“In the morning of his death, he was routinely observed on the cameras playing contentedly on the large tree stumps that had been provided in his cage. In the mid-afternoon, animal care staff were at the pre-release building and opened the food hatch to check on Malcolm’s activities,” the centre said.

“At that time the cub was seen to be immobile and on the ground beside one of the tree stumps. Staff immediately entered the enclosure recognizing that there was a serious problem. … There were no signs of a struggle and we suspect he got his head through the loop and then very quickly asphyxiated.”

There has been a buoy suspended by a chain from a tree stump in Malcolm’s enclosure since he was first introduced, it said. The buoys have been a common source of enrichment for bears and there have never been any hints of injuries or mishaps, it added.

“We feel that it represents a very unfortunate accident involving an extremely rare set of circumstances. Caring for these special animals is an emotionally intense experience and we feel this loss profoundly. However, we will learn from this and be better at what we do,” the centre said.

Founder and operations manager Robin Campbell said in an interview that the centre has now removed the ropes attached to the buoys from all enclosures. He said in 20 years there had never been an incident like this.

“It’s just a terrible, terrible thing,” he said.

The cub was about eight to 12 weeks old and extremely malnourished when it was discovered in May lying on its mother’s carcass in Tofino, B.C.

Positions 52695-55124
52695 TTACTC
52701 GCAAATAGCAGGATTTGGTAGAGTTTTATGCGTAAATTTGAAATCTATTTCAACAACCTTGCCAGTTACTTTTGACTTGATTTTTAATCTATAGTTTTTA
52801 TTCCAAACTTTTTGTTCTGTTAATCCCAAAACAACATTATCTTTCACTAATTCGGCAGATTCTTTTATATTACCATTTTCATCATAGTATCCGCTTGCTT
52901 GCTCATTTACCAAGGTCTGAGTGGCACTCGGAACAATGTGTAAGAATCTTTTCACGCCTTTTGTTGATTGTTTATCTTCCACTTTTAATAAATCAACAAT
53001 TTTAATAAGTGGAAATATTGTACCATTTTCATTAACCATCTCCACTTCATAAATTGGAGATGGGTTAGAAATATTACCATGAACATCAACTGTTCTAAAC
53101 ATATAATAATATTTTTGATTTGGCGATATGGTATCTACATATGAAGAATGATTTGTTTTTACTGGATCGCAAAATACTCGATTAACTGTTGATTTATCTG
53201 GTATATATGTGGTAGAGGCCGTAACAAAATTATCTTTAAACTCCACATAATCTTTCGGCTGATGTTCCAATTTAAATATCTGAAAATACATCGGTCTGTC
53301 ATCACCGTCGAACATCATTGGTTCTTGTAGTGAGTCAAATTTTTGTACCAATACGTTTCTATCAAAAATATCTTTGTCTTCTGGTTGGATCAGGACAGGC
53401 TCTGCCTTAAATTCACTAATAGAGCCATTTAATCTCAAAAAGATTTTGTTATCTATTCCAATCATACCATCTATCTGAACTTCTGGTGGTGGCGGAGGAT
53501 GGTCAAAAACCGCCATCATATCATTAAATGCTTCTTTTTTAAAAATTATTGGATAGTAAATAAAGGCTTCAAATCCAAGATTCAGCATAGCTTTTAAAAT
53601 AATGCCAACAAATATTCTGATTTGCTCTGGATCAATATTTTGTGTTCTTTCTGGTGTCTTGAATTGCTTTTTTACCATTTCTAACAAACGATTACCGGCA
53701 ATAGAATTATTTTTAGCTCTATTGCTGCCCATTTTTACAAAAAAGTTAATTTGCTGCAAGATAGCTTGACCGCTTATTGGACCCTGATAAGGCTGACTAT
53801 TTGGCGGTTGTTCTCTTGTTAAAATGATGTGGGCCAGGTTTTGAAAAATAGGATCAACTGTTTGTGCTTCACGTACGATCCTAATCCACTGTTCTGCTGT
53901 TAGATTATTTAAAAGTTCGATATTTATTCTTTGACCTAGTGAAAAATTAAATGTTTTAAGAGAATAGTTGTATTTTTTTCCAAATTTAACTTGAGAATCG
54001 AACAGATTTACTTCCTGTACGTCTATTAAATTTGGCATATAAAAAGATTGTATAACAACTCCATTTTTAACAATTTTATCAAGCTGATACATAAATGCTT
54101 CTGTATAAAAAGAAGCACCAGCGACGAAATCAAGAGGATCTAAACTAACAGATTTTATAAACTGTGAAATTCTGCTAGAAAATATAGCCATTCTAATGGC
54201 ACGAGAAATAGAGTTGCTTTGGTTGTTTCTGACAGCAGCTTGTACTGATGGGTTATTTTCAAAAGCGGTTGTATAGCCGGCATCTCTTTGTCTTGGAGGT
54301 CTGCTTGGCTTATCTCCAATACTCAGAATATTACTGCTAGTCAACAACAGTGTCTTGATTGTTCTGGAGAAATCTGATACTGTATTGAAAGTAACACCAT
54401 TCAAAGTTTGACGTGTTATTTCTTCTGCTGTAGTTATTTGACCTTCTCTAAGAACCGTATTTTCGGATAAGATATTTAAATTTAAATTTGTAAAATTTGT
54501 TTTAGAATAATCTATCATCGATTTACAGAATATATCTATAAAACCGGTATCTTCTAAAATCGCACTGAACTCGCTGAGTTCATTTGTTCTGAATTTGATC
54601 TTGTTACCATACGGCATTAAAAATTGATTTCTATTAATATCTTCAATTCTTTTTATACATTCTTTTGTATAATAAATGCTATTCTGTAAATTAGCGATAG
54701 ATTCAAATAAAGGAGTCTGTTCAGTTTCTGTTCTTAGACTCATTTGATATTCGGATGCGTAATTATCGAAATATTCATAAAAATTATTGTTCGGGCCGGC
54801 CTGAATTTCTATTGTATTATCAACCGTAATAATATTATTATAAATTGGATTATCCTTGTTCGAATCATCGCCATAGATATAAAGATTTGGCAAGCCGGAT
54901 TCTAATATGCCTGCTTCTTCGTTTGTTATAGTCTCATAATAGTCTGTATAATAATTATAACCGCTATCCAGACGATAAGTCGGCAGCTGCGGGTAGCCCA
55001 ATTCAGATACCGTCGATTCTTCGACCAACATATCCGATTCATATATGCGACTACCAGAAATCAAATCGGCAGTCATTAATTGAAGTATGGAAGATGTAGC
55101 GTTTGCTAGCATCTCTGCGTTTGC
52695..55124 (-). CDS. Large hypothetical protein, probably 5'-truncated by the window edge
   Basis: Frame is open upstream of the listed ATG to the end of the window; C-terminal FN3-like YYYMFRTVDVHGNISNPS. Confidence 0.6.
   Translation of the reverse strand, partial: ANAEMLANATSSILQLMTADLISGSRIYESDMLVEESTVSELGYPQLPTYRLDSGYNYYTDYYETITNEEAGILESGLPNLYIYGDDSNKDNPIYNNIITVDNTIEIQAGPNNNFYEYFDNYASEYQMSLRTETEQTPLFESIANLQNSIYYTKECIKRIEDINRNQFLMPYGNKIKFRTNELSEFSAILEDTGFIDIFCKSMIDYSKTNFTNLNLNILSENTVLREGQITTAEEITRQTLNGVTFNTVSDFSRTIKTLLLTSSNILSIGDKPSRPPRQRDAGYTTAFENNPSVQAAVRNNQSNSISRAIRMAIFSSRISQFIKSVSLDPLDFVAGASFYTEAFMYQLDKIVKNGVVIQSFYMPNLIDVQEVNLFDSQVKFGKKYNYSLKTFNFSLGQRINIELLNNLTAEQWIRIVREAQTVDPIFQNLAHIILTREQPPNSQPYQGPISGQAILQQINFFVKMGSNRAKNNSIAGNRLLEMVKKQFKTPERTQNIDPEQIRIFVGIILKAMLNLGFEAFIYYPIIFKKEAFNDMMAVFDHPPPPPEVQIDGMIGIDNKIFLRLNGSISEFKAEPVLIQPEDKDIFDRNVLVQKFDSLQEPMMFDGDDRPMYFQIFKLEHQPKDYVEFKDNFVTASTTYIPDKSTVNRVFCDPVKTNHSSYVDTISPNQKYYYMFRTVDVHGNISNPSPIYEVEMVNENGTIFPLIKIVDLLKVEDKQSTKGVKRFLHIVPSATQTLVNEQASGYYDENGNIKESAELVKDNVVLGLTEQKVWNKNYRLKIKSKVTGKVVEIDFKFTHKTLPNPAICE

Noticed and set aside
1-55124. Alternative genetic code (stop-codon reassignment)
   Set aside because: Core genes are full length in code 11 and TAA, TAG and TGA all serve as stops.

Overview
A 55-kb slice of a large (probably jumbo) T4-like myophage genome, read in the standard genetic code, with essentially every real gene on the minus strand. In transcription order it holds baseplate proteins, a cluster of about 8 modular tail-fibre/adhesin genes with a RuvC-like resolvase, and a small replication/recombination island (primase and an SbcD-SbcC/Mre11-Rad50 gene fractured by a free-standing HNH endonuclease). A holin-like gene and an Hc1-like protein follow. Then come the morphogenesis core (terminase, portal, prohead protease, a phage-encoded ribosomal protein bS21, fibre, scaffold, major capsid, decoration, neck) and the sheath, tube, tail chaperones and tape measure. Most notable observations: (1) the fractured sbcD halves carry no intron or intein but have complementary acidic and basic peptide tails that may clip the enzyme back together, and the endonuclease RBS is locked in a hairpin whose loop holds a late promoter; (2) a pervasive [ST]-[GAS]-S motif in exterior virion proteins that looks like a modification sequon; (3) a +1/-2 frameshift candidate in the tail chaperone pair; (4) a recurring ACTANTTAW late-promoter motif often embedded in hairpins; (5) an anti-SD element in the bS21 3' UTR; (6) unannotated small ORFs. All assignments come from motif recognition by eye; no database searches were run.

“There was a lot of drama in saving it,” Campbell said. “Every little step of the way was like a little miracle. So when he finally turned into this wild bear and he was in his home stretch, all he had to do was go into hibernation and then next summer he would have been released.”

The centre’s statement said despite some initial health problems associated with emaciation and hypoglycemia, the bear had shown good physical and behavioural progress while in care. He was sedated and examined on Oct. 18 and found to be healthy and in very good body condition, so he was moved to a pre-release enclosure.

The enclosure affords lots of space and enrichment and less contact with people, but allows for good CCTV monitoring from several angles, the centre said.

Jennifer Steven and her husband John Forde, co-owners of the Whale Centre in Tofino, spotted the tiny cub in Ross Pass in May and rescued it by scooping it into a dog kennel.

Steven said Monday she was “devastated” by the bear’s death but she hoped people would not blame the wildlife refuge.

“It’s sad because so much was put into the effort to save the bear. Accidents happen in life and there’s definitely no hard feelings against the North Island Wildlife Recovery Centre. They did so much to save that cub,” she said.

She and her husband visited the cub a few times at the wildlife refuge and he appeared to be doing great, she said. The refuge also sent them videos showing his growth into a “very large” bear, she said.

There are many animals that would die without the centre, Steven said, and she urged people to support it.

“They did the best that they could and accidents happen. We always learn from accidents like this, and if they can be prevented, great,” she said.

“I hope everyone can make a small donation to them because he’s not the only bear there, he’s not the only animal there, and they do such a good job.”


Source link

This website uses cookies and asks your personal data to enhance your browsing experience.